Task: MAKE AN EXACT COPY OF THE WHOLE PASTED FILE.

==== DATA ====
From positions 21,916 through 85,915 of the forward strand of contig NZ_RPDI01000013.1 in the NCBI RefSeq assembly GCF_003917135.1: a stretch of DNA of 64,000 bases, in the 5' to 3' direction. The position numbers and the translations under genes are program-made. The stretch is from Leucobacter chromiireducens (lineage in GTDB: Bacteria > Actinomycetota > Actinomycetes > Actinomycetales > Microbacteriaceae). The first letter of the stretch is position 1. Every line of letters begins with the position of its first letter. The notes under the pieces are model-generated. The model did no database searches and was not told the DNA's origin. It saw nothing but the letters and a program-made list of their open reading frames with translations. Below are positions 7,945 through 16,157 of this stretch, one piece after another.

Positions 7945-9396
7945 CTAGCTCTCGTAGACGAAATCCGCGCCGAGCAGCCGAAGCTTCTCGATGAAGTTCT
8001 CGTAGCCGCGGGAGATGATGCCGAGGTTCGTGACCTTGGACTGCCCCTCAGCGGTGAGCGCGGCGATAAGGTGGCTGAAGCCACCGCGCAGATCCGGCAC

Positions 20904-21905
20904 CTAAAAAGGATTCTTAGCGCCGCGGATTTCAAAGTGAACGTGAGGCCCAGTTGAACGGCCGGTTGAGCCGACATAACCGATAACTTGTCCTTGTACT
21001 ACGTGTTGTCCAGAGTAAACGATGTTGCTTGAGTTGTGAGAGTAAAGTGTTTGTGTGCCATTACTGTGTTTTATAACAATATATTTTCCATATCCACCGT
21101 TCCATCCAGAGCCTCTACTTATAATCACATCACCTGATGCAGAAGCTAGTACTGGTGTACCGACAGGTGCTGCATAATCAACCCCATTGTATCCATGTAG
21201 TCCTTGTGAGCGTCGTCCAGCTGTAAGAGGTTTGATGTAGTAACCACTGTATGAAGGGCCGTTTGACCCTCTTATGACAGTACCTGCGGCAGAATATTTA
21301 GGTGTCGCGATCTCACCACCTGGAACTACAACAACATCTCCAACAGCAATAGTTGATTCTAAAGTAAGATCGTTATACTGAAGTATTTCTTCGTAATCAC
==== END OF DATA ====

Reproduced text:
From positions 21,916 through 85,915 of the forward strand of contig NZ_RPDI01000013.1 in the NCBI RefSeq assembly GCF_003917135.1: a stretch of DNA of 64,000 bases, in the 5' to 3' direction. The position numbers and the translations under genes are program-made. The stretch is from Leucobacter chromiireducens (lineage in GTDB: Bacteria > Actinomycetota > Actinomycetes > Actinomycetales > Microbacteriaceae). The first letter of the stretch is position 1. Every line of letters begins with the position of its first letter. The notes under the pieces are model-generated. The model did no database searches and was not told the DNA's origin. It saw nothing but the letters and a program-made list of their open reading frames with translations. Below are positions 7,945 through 16,157 of this stretch, one piece after another.

Positions 7945-9396
7945 CTAGCTCTCGTAGACGAAATCCGCGCCGAGCAGCCGAAGCTTCTCGATGAAGTTCT
8001 CGTAGCCGCGGGAGATGATGCCGAGGTTCGTGACCTTGGACTGCCCCTCAGCGGTGAGCGCGGCGATAAGGTGGCTGAAGCCACCGCGCAGATCCGGCAC

Positions 20904-21905
20904 CTAAAAAGGATTCTTAGCGCCGCGGATTTCAAAGTGAACGTGAGGCCCAGTTGAACGGCCGGTTGAGCCGACATAACCGATAACTTGTCCTTGTACT
21001 ACGTGTTGTCCAGAGTAAACGATGTTGCTTGAGTTGTGAGAGTAAAGTGTTTGTGTGCCATTACTGTGTTTTATAACAATATATTTTCCATATCCACCGT
21101 TCCATCCAGAGCCTCTACTTATAATCACATCACCTGATGCAGAAGCTAGTACTGGTGTACCGACAGGTGCTGCATAATCAACCCCATTGTATCCATGTAG
21201 TCCTTGTGAGCGTCGTCCAGCTGTAAGAGGTTTGATGTAGTAACCACTGTATGAAGGGCCGTTTGACCCTCTTATGACAGTACCTGCGGCAGAATATTTA
21301 GGTGTCGCGATCTCACCACCTGGAACTACAACAACATCTCCAACAGCAATAGTTGATTCTAAAGTAAGATCGTTATACTGAAGTATTTCTTCGTAATCAC